To celebrate the awards season, dive into the phenomenal books behind films that have wowed awards judges past and present
With his rousing speeches, tactical know-how and notoriously dry humour, Winston Churchill led the Allies to win the Second World War. However, the journey was not a smooth one, and included an early period during which he nearly signed a treaty with the Nazis. Having scooped Best Actor and Makeup gongs at both the Oscars and BAFTAs (plus 11 more nominations across the two awards'), this thrilling drama by Antony McCarten - who was also the screenwriter for The Theory of Everything – depicts a conflicted Churchill yet to assume his position as the hero we remember.
James Baldwin and Raoul Peck
Samuel L. Jackson’s moving narration is the hallmark of I Am Not Your Negro; a poignant documentary that was nominated for an Oscar in 2017, and won the BAFTA for Best Documentary this year. In it, Raoul Peck gives new life to James Baldwin’s unfinished manuscript Remember This House. Both the film and the book explore contemporary and historical racism, civil rights and social history through the lives of Baldwin's friends, Medgar Evers, Malcolm X. and Martin Luther King Jr., all of whom were killed in the struggle before their fortieth birthdays.
Angelina Jolie directed the adaptation of this memoir by Loung Ung, which tells the tale of her family’s ordeal at the hands of Pol Pot’s Khmer Rouge. Ung’s large family were once close allies of influential figures in Cambodia, but a brutal regime change saw her relatives murdered, dispersed, tortured and abused. The film is scripted and spoken entirely in Khmer Cambodian and thus earned a nomination for Best Film not in the English Language at the BAFTAs this year.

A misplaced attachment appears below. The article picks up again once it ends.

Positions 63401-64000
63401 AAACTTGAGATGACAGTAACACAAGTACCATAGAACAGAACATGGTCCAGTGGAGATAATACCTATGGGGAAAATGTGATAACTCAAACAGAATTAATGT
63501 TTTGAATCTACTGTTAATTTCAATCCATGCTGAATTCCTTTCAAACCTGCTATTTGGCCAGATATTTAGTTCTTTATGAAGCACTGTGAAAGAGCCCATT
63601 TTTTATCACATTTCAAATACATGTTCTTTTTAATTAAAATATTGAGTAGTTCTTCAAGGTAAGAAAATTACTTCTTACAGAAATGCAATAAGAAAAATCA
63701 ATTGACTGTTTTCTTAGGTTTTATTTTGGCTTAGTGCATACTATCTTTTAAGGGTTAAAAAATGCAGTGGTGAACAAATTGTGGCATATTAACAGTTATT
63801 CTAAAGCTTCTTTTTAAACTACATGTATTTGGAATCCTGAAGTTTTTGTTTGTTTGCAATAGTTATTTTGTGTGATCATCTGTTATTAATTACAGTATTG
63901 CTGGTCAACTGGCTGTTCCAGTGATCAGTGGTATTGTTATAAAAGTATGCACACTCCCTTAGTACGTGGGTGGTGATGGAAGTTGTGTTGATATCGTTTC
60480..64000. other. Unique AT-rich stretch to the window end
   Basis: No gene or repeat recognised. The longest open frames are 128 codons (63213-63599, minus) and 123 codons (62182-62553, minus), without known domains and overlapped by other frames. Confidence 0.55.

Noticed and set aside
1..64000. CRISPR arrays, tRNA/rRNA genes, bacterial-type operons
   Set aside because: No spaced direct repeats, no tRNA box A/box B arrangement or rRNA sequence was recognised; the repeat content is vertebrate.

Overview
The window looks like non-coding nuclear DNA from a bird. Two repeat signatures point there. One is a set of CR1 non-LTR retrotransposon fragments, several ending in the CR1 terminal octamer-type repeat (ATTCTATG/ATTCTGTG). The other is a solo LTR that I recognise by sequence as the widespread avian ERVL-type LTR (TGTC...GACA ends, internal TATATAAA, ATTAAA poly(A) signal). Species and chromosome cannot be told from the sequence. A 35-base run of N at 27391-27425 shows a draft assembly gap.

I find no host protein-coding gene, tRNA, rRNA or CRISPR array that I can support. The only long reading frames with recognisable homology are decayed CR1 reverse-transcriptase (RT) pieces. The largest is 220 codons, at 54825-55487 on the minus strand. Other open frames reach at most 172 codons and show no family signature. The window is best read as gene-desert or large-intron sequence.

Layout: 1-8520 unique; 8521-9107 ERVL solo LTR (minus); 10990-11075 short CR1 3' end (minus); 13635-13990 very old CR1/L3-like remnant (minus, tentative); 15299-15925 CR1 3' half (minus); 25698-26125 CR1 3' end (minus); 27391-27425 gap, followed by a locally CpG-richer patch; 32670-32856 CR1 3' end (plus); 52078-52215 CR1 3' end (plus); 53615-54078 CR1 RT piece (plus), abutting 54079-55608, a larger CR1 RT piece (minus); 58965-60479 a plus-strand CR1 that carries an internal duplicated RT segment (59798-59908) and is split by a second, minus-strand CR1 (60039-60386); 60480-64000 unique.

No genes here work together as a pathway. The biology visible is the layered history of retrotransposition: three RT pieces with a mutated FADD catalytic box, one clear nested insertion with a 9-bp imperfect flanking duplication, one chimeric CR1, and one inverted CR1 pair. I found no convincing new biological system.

This critically acclaimed Netflix original film won Oscar nominations for it's screenplay, score, perfomances and cinematography. Mudbound is based on Hillary Jordan’s novel about a family in the Mississippi Delta before and after the Second World War. Henry and his wife, Laura, settle on a farm in the south to pursue a rural life that only he truly desires. Laura, meanwhile, grows ever-more lonely until the return of Henry’s brother, who arrives home from fighting in the Second World War to help on the farm. Also returned is Ronsel – the black son of two of the farmworkers - who faces new challenges in the form of his neighbours' bigotry.
In 1991, Anthony Hopkins and Jodie Foster brought Thomas Harris’s disturbing novel to life in this iconic thriller. One of few films to win the five major Oscar awards – Best Picture, Director, Actor, Actress and Screenplay – it also took millions at the box office and made an indelible mark on cinema-goers’ consciousness for years to come. Not only does this film include gore, torture and suspense,it also specialises in the creeping, insidious manipulation of both its characters and audience.
Another classic of the silver screen to win the quintet of major Oscar awards is Ken Kesey’s tale of life in a psychiatric unit as seen through the eyes of new resident, Randle McMurphy. In this breakthrough role, Jack Nicholson’s McMurphy meets his new neighbours, from the nervous and paranoid to the overconfident, and much of the film is focussed on their relationships and consequent adventures, but McMurphy eventually persuades them to aim for something more, despite their fear of calculating bully Nurse Ratched.
The events of the Second World War have inspired a raft of exceptional films and novels, and the all-pervading tragedy it instigated provides much of the inspiration for the works on this list. In this tale, Ondaatje’s patient is rehabilitating after an accident, the details of which are unravelled piece by piece as he regains his memory. What follows is a tale of romance, heartbreak, espionage and catastrophe, all brought to life in 1996 by an A-list cast including Ralph Fiennes, Colin Firth, Juliette Binoche, Kristin Scott Thomas and more.
There aren’t many best-of lists that don’t feature this outstanding classic tale of morality, racism and community in mid-twentieth-century Alabama, and this one is no exception. We know the book is a treasure but the 1962 film was also celebrated, earning eight Oscar nominations and three awards, and a hefty box office turnover. Gregory Peck stars as Atticus Finch, in what came to be widely regarded as his finest role.
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